Jamie would not like this movie because the visuals are so austere; very flat colors with lots of stark contrasts (almost black and white movie level), but with spots of color at interesting or crucial points (interesting points in the frame, rather than in the story). Like the expression of an emotion that you just can’t keep contained. Did I mention the movie was subtle? Because it is.

In other words, the movie is very Japanese.

Tony Takitani

Murakami, who is as popular in Japan as, say, Stephen King is here, writes these strangely compelling stories, filled with supremely flawed characters who exist in a sort of narcissistic existentialism world. Some of his overriding themes are loss, solitude, despair… and love. For example, in A Wild Sheep Chase, the divorced, chain-smoking loner protagonist falls for a woman who has ears so enticing that she can never show them in public lest they cause a disturbance. And yet these characters function, in society and in the story, organically. And you, the reader, understand and love these characters by understanding their quirks. Understand and love them without explicitly saying so, because with understanding comes love, and your attention and interest in them is an expression of that love. No garment rending or grandiloquence required.

Like I said, very Japanese.

The pallette chosen by the director for the movie was deliberately muted in order to better reflect Murakami’s literary world. Much in the same way you would want a Luhrman adapting Allende‘s House of Spirits instead of an Aronofsky, I think the director was perfectly suited to the Murakami material.

Tony Takitani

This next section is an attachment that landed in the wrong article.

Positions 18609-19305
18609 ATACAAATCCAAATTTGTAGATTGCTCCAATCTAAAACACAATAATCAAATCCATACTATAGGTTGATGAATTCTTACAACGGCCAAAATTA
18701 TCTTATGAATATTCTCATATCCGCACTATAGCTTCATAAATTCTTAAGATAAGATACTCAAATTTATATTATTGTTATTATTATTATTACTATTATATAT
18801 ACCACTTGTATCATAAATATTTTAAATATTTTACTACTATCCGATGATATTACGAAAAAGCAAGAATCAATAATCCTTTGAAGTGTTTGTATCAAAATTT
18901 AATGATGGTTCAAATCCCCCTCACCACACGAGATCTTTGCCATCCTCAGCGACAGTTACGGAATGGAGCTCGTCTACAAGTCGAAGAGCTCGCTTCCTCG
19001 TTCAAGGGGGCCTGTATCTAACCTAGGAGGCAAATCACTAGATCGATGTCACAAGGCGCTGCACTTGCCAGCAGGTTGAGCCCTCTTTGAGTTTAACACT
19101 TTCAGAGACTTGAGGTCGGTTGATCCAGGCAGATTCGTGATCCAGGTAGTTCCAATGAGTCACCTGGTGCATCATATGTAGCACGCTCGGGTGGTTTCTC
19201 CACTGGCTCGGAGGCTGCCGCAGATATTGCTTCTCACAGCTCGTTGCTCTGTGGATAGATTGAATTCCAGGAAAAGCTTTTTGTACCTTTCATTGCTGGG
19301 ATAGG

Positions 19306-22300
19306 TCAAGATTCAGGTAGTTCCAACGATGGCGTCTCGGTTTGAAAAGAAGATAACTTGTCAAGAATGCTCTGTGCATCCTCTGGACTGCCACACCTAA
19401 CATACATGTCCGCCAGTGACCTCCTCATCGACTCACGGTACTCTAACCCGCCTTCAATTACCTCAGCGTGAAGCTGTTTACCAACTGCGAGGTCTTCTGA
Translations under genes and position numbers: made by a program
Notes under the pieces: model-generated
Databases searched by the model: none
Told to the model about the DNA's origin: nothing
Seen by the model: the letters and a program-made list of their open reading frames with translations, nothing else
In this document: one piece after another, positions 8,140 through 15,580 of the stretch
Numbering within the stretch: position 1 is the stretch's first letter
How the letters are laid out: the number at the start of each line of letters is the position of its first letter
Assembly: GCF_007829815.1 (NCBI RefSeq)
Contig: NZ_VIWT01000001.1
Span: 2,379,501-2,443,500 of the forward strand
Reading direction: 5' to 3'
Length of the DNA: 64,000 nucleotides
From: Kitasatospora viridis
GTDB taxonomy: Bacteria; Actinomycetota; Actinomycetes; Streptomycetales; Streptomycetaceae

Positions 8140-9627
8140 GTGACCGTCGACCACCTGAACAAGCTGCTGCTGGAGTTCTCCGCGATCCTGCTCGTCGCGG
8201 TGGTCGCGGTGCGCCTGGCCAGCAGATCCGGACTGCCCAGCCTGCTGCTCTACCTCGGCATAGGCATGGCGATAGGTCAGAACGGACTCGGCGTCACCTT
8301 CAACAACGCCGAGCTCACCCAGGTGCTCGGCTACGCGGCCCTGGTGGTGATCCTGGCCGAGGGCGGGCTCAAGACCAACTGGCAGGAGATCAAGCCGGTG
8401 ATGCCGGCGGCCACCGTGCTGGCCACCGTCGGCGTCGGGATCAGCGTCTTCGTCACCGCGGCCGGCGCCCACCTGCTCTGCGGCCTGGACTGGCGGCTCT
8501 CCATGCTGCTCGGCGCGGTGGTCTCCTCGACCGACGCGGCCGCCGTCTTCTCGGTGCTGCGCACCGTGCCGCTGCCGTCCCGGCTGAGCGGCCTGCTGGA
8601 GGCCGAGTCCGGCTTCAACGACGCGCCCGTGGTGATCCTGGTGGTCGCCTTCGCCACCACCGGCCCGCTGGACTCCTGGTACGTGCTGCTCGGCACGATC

There’s a gallimaufry of art house Art in the movie as well, which can float your boat or not, depending on your tastes. For me, it’s like a relaxing, thoughtful zen interlude amidst all the strife and turmoil of life. An expression and reflection of outward calm amidst crushing isolation and loneliness; an imposition of discipline to reign in some of the wild, potentially explosive emotions in life. The restrained formalism is also a nice counterbalance to the so-real-you-can-smell-the-horse-shit reality created in a series like Deadwood and without the overwhelming opulence and beauty of a Wang Kar Wai flick like 2046 or In the Mood for Love (the heartbreak remains).

From Murakami’s narrator, talking about the protagonist:

And even the emotions he had once embraced gradually receded from his memory.

His memory gradually shifted, like mist in the wind, growing dimmer with each change.

There’s more to it than that, of course. There’s some truly whack psychosexual overtones for the second half of the film (not to worry, it doesn’t take a turn to Audition land). Good score to the movie as well, also done in a minimalist, spare fashion (solo piano throughout, unless I missed some parts).

As for the actors, Rie Miyazawa, the lead actress (there are only four credited thespians in the movie) first became known to me from Twilight Samurai, where she was as striking as she is here. Turns out, she’s had quite the turbulent life (apparently,I’m not alone in constantly thinking “someone give this girl a sammich” whenever she’s on screen). I could find less about Issei Ogata, the actor who plays Tony.

Definitely very Japanese.